Mn á na h É ireann PART 2 S urvival & C elebration In 19 th Century Irish Art & Poetry & Song
An 11 th Century view of place and condition of a woman in IRELAND. By anonymous Irish poet. Mé Éba ben Ádaim uill I am Eve, great Adam's wife….>
E VE'S L AMENT Mé Éba ben Ádaim uill; (Anonymous. Irish poet - 11th century) I am Eve, great Adam's wife, 'Tis I that outraged Jesus of old; 'Tis I that stole Heaven from my children; by rights 'tis I that should have gone upon the Tree. I had a kingly house at my command; Grievous the evil choice that disgraced me; Grievous the chastisement of crime that has withered me! Alas! my hand is not clean. Lucas Cranach (Northern Renaissance Painter) 1472-1553
'Tis I that plucked the apple; it overcame the control of my greed; for that, women will not cease from folly as long as they live in the light of day. There would be no ice in any place; There would be no glistening windy winter; There would be no hell, there would be no sorrow, There would be no fear, were it not for me. [Anonymous. Irish poet -11 th century ] Downfall of Adam & Eve -Michelangelo-Sistine Chapel-1509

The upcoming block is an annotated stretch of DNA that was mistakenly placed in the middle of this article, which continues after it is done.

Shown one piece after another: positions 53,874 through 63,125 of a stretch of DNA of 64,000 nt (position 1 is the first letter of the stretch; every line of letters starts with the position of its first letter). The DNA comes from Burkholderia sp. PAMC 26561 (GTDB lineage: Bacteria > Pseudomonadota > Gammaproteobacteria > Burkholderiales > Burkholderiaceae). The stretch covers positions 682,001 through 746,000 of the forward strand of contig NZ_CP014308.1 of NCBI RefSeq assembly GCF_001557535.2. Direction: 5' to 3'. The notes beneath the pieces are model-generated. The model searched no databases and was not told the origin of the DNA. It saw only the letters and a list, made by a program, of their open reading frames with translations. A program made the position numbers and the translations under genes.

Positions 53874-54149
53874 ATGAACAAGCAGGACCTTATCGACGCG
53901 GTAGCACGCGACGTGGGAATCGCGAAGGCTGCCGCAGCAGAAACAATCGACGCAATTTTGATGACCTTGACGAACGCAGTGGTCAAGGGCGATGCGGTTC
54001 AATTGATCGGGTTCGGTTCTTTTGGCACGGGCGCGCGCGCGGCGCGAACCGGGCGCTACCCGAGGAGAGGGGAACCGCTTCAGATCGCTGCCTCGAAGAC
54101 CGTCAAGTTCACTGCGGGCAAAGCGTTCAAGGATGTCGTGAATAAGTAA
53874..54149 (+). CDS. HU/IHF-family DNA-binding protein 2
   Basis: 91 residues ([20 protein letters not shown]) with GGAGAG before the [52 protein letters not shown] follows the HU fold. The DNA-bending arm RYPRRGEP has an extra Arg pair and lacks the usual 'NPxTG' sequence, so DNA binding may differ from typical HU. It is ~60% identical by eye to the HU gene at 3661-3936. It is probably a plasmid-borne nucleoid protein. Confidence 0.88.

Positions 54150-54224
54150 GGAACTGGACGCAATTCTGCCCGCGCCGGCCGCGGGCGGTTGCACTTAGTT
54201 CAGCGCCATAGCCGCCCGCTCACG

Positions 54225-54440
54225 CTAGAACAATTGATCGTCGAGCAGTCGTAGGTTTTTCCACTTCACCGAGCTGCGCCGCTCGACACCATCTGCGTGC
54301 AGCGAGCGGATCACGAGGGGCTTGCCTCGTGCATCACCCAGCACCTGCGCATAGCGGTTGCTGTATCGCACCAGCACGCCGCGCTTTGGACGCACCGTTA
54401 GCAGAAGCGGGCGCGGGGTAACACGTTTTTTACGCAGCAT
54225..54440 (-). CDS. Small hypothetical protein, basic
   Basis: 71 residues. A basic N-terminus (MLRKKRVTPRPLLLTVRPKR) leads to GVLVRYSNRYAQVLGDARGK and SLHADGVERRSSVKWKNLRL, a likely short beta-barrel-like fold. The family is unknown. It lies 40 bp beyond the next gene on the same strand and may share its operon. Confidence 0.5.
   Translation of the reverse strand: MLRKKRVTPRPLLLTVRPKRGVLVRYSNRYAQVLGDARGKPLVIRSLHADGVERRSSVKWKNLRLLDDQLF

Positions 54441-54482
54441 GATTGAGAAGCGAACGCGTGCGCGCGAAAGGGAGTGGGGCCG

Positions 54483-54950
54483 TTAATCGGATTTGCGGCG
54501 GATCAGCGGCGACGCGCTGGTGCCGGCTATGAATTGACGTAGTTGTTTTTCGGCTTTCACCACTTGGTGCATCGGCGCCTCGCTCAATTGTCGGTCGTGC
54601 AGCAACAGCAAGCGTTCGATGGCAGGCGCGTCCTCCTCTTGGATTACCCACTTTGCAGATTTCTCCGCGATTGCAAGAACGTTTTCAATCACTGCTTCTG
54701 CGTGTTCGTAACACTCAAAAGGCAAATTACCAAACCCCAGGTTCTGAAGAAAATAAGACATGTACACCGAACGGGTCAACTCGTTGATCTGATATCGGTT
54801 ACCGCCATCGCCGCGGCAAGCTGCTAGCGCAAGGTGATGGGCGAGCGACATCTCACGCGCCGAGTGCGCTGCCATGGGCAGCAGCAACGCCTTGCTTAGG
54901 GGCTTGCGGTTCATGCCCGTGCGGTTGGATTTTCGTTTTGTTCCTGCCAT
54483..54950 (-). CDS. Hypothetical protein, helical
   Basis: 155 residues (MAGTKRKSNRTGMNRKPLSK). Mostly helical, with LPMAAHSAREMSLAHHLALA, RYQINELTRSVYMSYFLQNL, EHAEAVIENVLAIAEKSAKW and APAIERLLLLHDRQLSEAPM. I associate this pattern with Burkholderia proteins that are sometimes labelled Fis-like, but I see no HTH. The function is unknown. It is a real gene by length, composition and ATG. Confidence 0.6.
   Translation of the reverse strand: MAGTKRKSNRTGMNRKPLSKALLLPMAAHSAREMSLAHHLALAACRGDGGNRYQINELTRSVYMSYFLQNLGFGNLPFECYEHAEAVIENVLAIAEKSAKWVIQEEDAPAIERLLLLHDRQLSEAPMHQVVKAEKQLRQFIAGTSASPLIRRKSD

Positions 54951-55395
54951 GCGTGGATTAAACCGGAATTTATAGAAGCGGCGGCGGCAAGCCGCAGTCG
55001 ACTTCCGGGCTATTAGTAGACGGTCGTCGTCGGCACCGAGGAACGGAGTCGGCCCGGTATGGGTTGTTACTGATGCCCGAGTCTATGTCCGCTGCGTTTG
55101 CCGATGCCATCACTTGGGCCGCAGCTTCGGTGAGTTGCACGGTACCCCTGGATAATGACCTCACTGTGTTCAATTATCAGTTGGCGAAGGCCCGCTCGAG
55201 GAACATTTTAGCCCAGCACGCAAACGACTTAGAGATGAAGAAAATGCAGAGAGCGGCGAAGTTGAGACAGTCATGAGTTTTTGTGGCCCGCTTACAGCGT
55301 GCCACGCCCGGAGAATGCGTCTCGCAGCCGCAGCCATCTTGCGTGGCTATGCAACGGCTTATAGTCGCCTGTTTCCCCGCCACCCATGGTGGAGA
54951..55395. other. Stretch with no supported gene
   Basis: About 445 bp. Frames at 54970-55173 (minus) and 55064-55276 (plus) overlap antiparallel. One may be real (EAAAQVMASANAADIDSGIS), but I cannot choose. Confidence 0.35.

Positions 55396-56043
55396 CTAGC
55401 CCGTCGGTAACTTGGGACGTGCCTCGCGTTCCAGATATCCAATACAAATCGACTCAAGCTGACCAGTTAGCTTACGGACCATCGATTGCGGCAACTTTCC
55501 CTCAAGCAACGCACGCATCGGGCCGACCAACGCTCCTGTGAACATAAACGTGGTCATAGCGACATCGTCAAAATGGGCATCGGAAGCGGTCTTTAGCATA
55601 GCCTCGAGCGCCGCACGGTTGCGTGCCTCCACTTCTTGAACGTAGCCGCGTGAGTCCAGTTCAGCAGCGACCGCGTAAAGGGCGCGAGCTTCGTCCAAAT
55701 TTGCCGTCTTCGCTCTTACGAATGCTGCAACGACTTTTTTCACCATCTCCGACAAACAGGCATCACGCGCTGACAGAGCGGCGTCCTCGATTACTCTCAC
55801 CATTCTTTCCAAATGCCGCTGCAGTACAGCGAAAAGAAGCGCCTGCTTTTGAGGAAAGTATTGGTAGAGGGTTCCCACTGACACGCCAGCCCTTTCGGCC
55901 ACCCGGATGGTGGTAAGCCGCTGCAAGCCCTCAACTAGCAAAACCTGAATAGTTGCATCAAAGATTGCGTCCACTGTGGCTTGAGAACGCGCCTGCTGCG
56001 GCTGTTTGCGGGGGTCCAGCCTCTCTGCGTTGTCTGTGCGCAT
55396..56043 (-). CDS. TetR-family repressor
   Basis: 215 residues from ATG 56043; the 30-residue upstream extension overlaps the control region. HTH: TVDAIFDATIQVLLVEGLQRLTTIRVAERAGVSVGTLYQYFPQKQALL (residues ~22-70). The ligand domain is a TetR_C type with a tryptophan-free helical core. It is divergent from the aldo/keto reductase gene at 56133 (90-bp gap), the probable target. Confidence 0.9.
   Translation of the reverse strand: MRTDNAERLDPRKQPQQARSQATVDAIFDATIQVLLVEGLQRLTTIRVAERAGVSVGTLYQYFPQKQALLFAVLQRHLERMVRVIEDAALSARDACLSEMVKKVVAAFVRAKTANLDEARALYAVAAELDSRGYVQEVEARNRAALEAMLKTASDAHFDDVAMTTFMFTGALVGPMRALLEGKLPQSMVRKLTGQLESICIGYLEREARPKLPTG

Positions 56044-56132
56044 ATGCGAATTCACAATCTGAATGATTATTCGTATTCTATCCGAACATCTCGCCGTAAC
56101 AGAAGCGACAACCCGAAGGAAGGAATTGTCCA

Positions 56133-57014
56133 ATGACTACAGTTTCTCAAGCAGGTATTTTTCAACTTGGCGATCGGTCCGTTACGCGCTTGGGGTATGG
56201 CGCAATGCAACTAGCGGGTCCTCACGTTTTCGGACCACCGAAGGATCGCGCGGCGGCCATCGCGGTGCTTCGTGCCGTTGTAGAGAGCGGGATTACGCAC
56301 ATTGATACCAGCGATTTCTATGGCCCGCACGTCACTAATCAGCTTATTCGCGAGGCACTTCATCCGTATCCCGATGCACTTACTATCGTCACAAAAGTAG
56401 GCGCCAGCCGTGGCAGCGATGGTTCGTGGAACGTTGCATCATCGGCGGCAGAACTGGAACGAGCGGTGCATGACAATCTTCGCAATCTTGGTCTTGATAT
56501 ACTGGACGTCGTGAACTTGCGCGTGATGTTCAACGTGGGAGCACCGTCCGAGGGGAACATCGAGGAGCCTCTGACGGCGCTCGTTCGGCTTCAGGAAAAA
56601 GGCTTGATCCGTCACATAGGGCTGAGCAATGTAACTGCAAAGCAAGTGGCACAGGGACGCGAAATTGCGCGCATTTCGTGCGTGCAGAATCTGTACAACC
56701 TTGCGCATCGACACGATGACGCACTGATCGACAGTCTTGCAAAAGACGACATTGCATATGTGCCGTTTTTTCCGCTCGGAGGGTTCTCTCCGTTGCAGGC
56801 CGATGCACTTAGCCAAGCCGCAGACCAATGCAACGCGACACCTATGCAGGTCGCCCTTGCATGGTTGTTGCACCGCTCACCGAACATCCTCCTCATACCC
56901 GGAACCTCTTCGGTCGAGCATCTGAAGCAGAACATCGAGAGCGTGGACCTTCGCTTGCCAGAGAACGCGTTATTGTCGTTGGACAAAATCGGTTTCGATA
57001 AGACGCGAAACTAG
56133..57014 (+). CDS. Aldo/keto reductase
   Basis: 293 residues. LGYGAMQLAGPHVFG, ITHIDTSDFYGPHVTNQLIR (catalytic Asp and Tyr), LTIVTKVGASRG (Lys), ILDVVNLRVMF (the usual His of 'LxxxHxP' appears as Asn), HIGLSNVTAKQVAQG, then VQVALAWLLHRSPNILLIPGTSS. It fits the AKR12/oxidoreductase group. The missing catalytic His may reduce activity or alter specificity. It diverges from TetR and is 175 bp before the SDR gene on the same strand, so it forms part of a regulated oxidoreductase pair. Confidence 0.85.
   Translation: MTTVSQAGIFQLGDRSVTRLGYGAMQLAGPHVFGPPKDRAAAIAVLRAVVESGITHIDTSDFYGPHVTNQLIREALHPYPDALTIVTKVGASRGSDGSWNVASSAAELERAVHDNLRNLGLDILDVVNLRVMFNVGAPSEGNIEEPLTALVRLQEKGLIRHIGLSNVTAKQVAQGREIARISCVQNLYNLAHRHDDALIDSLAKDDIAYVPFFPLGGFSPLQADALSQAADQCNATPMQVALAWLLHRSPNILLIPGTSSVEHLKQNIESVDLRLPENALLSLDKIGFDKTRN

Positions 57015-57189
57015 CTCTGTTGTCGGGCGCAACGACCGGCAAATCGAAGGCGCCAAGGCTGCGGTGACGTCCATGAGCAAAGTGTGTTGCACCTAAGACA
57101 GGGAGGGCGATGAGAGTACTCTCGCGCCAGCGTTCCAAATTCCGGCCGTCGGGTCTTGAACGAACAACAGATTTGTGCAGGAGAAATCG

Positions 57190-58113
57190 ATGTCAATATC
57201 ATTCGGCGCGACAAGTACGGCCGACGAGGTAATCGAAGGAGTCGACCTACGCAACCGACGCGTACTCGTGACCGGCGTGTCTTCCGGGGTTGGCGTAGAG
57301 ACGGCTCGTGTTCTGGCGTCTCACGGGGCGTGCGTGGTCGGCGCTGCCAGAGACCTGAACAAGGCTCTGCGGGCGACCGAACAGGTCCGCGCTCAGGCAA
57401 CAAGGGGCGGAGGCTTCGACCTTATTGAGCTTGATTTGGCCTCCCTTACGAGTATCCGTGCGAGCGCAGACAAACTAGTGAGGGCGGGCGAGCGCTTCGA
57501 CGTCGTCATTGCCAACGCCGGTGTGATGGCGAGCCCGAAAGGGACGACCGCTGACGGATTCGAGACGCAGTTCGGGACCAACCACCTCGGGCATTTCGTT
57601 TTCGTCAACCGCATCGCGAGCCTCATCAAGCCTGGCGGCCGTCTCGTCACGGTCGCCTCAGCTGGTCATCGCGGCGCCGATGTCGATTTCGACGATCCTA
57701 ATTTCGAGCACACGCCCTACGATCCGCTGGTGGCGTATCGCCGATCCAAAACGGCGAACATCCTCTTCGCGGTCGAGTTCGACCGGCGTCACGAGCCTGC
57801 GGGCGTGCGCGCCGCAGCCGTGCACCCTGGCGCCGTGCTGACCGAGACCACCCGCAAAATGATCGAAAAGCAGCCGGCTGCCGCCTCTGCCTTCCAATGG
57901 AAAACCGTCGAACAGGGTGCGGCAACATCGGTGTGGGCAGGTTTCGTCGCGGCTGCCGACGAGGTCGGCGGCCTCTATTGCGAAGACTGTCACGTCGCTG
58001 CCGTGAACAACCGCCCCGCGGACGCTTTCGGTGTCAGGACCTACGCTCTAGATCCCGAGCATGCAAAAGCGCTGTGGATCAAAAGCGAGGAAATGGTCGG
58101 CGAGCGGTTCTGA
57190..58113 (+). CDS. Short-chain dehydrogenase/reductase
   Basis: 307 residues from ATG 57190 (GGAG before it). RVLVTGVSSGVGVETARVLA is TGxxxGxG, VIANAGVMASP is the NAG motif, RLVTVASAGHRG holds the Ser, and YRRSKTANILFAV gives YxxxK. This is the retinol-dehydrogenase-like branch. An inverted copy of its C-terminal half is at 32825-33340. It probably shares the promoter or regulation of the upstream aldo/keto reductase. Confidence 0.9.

Women lose rights under Elizabeth I The conquests and plantations of the sixteenth and seventeenth centuries transformed the political, social and economic structure of Irish society. From the time of conquest by Elizabeth I until the great famine of the 1840s, there are three statements to be made about the role of women in Irish society: 1. Women were totally without formal political rights. 2. Their property and inheritance rights both within and c. 1600 outside of marriage were now governed by English common law—not the Gaelic Irish law. Property was in hands of the husband and the men. Women lost inheritance rights enjoyed under Gaelic law and practice. 3. The role of women was a subject and subsidiary role to the male, and it was performed largely within a domestic context: primary role was as wives and mothers.